If at any point you feel that you are not and your procurement process allows for it ask for a conversation with their security team/person. It’s hard to be proactive on security if it’s nobody’s job to look after security; it need not be a dedicated role, but the responsibility should live somewhere and asking to speak with them should clarify what this looks like.

System Administration Documentation

RequirementVisibility of detailed system administration documentation
Mandatory?Nice to have
DetailInformation on how system administration activities are undertaken – for example re-imaging of nodes or changing other system attributes.
Why?One area that tends not to be very transparent until you’ve got your hands on a system is how you go about administration. The toolsets used for administering HPC systems frequently open up attack surface and have been the downfall of many HPC systems that HPCsec have looked at.

The perfect scenario here would be to get hands on a system with the opportunity to explore the system. However, if this is not possible a read through the system administration documentation will often give visibility of potential security issues and areas that should be explored further.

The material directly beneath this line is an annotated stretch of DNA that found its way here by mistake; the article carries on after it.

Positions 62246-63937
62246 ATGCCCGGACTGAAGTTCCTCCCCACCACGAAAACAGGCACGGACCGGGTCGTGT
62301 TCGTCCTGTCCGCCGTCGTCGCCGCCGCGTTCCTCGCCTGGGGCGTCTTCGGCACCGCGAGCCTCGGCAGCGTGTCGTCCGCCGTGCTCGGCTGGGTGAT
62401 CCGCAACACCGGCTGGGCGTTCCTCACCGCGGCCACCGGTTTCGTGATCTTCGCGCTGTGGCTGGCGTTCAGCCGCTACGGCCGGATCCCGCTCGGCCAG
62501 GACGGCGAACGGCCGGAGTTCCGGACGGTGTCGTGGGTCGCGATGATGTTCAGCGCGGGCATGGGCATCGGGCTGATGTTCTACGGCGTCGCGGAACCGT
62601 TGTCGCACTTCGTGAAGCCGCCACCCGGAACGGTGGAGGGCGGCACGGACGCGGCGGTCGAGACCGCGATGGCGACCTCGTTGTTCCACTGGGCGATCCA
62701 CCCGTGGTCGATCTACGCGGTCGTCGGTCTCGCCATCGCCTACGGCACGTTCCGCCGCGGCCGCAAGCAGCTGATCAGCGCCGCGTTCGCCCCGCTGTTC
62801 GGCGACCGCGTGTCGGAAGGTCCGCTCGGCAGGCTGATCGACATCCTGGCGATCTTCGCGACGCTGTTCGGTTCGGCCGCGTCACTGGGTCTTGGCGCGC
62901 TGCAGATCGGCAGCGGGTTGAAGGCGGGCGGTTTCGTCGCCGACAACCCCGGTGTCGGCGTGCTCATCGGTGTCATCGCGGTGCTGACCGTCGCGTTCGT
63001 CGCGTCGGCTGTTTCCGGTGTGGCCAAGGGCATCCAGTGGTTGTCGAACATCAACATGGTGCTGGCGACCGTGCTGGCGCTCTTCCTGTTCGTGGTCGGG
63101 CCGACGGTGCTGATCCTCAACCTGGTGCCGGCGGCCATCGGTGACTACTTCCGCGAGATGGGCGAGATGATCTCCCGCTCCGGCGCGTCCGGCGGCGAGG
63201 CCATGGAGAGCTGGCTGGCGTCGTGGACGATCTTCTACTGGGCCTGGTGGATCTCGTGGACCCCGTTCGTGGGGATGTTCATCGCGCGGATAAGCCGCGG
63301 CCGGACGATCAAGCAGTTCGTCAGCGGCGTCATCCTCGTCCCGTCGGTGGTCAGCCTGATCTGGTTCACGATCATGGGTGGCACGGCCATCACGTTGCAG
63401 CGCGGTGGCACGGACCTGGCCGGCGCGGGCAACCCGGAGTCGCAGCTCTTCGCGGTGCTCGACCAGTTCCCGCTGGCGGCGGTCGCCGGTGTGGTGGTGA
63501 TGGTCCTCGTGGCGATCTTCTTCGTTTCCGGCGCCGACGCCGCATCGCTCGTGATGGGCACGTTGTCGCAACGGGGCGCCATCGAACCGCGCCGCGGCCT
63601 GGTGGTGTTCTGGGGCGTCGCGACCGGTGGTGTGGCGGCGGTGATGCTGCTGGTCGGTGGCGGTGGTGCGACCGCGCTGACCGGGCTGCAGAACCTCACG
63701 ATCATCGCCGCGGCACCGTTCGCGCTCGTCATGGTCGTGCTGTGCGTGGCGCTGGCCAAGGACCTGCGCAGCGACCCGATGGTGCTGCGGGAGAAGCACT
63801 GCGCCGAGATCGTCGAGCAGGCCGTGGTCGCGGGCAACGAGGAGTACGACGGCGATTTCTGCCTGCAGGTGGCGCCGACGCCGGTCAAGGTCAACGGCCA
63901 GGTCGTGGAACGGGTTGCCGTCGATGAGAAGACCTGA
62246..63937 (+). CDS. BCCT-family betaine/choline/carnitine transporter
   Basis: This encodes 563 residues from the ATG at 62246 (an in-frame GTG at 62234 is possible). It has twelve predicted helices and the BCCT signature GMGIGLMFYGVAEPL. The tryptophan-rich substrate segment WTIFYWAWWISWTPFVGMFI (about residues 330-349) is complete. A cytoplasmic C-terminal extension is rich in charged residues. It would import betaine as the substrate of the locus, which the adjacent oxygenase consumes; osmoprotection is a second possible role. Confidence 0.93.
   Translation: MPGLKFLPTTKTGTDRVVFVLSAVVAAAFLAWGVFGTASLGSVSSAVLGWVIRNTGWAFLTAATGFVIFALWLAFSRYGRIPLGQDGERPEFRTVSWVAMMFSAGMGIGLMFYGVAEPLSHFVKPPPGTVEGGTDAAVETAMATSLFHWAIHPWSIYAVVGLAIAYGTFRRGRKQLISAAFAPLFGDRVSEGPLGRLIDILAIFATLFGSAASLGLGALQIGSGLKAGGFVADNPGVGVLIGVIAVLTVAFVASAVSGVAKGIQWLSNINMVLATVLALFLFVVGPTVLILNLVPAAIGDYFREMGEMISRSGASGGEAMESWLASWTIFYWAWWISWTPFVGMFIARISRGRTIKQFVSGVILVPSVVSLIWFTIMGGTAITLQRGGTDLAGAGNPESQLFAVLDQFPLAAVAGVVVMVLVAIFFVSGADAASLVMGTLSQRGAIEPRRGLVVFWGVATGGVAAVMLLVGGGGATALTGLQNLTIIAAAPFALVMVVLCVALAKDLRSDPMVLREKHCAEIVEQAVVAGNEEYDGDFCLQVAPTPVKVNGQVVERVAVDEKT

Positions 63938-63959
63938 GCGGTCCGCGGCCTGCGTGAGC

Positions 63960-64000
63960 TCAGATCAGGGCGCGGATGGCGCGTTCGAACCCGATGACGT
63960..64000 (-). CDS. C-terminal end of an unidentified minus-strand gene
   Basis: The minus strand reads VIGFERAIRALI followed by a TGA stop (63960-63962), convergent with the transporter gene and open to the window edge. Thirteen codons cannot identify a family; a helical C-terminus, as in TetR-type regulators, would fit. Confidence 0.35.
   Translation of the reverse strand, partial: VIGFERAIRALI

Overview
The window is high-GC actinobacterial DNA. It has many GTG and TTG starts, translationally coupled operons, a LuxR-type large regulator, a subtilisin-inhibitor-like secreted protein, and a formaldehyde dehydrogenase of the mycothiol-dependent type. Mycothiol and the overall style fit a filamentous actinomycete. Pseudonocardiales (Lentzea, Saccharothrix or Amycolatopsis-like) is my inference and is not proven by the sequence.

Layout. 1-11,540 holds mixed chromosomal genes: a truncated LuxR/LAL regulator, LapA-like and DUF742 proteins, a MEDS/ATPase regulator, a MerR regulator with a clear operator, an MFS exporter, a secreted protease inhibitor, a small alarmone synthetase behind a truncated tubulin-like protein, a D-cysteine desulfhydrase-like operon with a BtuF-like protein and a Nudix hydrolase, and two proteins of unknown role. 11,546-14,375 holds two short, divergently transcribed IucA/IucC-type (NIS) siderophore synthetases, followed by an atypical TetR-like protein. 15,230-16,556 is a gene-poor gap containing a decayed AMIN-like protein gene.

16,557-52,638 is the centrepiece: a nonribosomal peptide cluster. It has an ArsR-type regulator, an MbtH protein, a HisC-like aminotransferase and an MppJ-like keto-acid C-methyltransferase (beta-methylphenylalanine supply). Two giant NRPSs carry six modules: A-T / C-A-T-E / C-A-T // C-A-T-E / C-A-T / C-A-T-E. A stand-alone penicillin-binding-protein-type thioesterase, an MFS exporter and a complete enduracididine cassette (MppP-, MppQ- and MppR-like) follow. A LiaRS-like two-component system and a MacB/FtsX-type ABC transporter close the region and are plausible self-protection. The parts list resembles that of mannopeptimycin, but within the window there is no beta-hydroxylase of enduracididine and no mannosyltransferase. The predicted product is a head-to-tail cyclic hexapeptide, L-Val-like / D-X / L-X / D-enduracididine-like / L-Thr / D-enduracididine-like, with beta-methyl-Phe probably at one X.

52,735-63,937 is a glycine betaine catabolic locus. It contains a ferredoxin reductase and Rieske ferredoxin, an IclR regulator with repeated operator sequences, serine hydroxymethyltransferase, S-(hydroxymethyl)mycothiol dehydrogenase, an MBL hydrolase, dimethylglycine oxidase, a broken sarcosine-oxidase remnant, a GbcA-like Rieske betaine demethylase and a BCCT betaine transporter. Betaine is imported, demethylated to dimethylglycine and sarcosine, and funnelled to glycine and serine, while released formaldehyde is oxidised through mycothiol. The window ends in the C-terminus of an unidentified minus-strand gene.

If you do not have the HPC security expertise in house then you’ll likely need to pass this documentation on to your HPC security expert to take a view on. Don’t expect to see known security issues like RSH being used instead of SSH, the issues will be more subtle and likely revolve around the manipulation of logic, so knowledge of how to attack a system will play a key part in digesting this.

Vulnerability Handling Process

RequirementA security vulnerability handling process
DetailInformation on the vendors vulnerability handling process, including how to report security vulnerabilities to them and how they will handle those vulnerabilities when reported.
Why?When a security issue arises is not the time you want to find out that your vendor has no way of handling security vulnerabilities, this is a process that any responsible vendor should have in place. This needn’t be complex and in most cases it is highly likely that they’ll request that you simply use the support contract and process that is in place, which is absolutely fine.